Surprisingly, of the 68% of women who earn less than when they were in corporate employment, almost two thirds say they would not go back to corporate life even though they are unhappy with their current income level.
What is this toxic culture they are so desperate to leave?
The toxic culture is a combination of these elements that occur in business:

  • Politics
  • Poor leadership
  • Opaque decision making
  • Limited communication
  • Micromanagement
  • Values clash between the individual and the company

One survey participant commented, ‘There was a disconnect between my values and the corporate world’s values and another said, ‘I got tired of wasting time on political activity versus actually doing the job.’
At a certain stage in their lives, women realise that the traditional work in corporate environments doesn’t work for them any more. They are tired of putting up with the toxic culture and they start to disengage, valuing their time and autonomy above their salary and job. This is the catalyst for them to leave and set up their own enterprises. The women surveyed are not born entrepreneurs but rather women who stepped out of the corporate world for a career that would meet their needs on their terms.

Survey participant Trisha Proud of Partners in Solutions Ltd said,

After a hugely successful career I decided to leave and set up my own business because I was fed up and disappointed at people not ‘walking the talk’ when it came to managing people and truly honouring the values that they regularly spoke about, but didn’t necessarily live and breathe on a day-to-day basis. After six years of trading I have no regrets.

Even if they were offered more money to get a corporate job again, most of them would not accept, preferring control of their future, their time and their environment over the cash. As well as the 23% leaving because of the toxic culture, a further fifth (21%) of respondents left to gain more autonomy and control of their destiny.

When asked what they loved most about having their own business, 48% said they loved the freedom and flexibility. 30% cited the independence and being their own boss as their favourite element of having their own business. They have taken the bold steps to create an environment they love to work in and they take pleasure in being able to choose who they work with, or not. The sense of satisfaction and accomplishment shines through their responses as they realise that in many cases they have created their business from nothing.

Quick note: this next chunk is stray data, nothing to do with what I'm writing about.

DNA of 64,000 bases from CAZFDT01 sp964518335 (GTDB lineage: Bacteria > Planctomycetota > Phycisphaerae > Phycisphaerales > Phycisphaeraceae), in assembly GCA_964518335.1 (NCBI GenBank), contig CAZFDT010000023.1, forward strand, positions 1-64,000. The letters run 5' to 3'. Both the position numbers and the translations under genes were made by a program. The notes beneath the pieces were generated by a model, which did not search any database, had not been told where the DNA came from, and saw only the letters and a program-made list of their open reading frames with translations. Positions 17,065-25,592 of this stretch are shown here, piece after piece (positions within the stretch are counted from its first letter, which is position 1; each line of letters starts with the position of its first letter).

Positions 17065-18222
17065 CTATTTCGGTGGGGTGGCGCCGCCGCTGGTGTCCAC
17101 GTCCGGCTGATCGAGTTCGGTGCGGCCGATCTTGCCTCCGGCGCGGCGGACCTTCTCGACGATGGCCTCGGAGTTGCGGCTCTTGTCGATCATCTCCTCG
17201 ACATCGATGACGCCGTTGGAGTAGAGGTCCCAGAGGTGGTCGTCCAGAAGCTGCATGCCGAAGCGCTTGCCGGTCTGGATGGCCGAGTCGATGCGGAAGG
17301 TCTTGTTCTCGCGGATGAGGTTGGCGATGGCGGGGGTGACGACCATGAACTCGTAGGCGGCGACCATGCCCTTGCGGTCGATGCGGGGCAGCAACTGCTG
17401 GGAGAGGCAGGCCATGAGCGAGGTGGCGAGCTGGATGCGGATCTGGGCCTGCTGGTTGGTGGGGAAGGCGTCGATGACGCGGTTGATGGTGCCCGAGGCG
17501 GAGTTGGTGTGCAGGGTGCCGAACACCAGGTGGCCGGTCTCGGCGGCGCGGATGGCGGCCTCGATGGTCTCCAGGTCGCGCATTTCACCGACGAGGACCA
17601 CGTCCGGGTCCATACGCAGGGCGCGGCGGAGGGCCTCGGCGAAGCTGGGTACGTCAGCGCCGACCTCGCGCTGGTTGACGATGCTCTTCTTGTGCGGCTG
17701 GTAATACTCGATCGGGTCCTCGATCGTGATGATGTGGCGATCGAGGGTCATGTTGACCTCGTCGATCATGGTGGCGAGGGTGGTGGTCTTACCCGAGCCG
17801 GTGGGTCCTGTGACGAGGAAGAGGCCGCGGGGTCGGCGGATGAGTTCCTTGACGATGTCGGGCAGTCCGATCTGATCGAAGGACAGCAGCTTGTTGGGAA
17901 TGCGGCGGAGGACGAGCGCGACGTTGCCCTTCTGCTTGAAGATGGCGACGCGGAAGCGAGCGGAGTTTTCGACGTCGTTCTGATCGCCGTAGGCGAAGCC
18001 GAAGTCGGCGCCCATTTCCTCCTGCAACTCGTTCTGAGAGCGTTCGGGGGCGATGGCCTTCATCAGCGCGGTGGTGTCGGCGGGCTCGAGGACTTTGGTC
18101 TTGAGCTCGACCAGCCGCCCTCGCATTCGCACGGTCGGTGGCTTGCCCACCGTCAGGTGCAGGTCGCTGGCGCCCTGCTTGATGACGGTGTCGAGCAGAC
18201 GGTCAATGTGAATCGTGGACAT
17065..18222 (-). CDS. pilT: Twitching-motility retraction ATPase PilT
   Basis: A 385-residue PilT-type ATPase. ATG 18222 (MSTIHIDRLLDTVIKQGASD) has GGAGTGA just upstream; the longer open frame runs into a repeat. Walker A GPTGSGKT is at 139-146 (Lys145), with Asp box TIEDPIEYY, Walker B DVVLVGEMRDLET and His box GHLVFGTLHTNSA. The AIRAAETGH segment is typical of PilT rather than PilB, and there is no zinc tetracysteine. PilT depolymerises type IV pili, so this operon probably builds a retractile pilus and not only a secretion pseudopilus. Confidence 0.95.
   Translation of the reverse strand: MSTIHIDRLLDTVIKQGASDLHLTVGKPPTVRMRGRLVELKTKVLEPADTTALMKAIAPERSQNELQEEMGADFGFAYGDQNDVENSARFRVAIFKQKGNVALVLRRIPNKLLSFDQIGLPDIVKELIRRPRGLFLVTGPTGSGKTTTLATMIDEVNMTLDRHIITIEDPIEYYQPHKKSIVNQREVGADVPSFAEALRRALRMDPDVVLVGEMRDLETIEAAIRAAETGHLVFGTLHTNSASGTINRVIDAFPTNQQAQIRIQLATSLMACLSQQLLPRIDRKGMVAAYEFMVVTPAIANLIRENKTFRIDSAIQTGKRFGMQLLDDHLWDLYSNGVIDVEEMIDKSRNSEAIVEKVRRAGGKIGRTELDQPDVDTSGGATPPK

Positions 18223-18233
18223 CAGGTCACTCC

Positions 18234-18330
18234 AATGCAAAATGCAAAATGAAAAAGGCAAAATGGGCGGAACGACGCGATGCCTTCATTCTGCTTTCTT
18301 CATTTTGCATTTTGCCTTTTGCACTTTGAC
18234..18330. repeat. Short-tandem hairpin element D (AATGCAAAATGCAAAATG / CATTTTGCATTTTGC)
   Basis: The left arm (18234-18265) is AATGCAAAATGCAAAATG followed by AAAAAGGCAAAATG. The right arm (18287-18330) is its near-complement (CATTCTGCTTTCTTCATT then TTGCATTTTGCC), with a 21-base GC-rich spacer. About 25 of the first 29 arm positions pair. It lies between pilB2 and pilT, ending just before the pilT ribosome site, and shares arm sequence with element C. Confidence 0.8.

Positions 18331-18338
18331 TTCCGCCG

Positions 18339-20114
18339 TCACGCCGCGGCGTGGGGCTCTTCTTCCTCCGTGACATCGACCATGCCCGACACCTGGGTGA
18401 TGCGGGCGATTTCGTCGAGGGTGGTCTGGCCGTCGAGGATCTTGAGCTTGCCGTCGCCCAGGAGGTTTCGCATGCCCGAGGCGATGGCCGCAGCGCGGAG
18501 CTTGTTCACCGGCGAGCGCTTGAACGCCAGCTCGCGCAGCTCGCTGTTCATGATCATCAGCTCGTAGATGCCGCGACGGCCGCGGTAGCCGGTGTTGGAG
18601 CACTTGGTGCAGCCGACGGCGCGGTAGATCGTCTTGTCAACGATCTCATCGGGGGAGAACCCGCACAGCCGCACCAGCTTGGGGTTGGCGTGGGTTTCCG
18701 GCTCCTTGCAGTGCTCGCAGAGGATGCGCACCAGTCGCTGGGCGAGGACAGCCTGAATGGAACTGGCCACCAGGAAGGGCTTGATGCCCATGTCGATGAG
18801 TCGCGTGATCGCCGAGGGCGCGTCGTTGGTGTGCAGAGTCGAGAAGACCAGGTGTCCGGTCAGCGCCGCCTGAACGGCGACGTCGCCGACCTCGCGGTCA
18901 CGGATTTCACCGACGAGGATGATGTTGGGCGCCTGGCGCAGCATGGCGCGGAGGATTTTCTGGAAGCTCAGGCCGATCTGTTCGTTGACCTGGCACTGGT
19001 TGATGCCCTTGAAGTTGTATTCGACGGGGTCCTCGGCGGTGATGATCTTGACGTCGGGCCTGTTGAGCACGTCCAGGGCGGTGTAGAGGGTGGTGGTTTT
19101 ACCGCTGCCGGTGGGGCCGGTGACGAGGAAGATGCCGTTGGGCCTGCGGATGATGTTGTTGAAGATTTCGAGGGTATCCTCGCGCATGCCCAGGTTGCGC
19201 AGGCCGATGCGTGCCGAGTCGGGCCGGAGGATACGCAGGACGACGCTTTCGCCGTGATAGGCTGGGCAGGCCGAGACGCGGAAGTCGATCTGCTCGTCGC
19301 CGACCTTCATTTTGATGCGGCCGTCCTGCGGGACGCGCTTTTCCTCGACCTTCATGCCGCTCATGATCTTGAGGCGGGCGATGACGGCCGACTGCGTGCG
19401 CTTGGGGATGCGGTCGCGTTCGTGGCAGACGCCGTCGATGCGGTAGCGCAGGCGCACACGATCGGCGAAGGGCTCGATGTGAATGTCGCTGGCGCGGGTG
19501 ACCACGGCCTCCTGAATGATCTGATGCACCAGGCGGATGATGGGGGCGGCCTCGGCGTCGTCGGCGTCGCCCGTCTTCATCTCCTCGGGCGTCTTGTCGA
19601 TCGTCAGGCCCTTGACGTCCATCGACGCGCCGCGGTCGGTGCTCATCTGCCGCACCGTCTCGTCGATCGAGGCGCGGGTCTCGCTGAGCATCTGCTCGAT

Even though they love being self-employed, it isn’t always easy. The transition from employment can be challenging, with revenue and cash flow often erratic at the beginning. And in many cases they are unprepared for the sheer volume and variety of work encountered in running their own business. They may be very skilled in their area of business but it is the myriad of other demands on their time that they find challenging. Whether it is the legal approach, finances, IT or even managing their own diary, these are things that the women have traditionally relied on the large corporate framework to provide, and in many cases even taken for granted. There is no one at the end of their IT help line to fix the printer!

Transitioning from corporate to one’s own business can also be challenging at the level of identity. After many years of having a certain title, reliable salary, working for an esteemed company and perhaps having many staff, when this disappears it can be a shock. As suddenly, those external cues we used to judge our success and identified with are gone. The women then need to update their identity based on their values and refresh their criteria of success. In my experience, when women haven’t done this, they may view their entrepreneurial venture as a failure because they are still judging it on their old success criteria.

Even with all of the factors considered, most of the women I spoke to would not go back to corporate, even if they were paid more money. Once they have tasted the freedom, ignited their passion to make a difference and work on their terms, there is no going back to the toxic culture.

From Dream to Done: 3 Essential Ingredients

Have you ever had a dream? One that you keep somewhere in the back of your mind as something you’d love to do ‘someday’?

Someday is a safe place to hide dreams. Safe from the scrutiny of whether it’s doable, if you have what it takes, whether it would work. Safe from the pressures of having to justify or validate your dream, answering to questions of ‘how’, ‘when’, ‘where’ or even ‘why’.

Someday is where dreams are safe. Where everything is possible, but nothing ever gets done.

At the time of writing this, I’m about to launch my first book – one of my ‘someday’ dreams. It’s a huge achievement for me; something I’ve wanted to do since I was that quiet girl you’d find at the edge of the playground with her glasses buried in a book.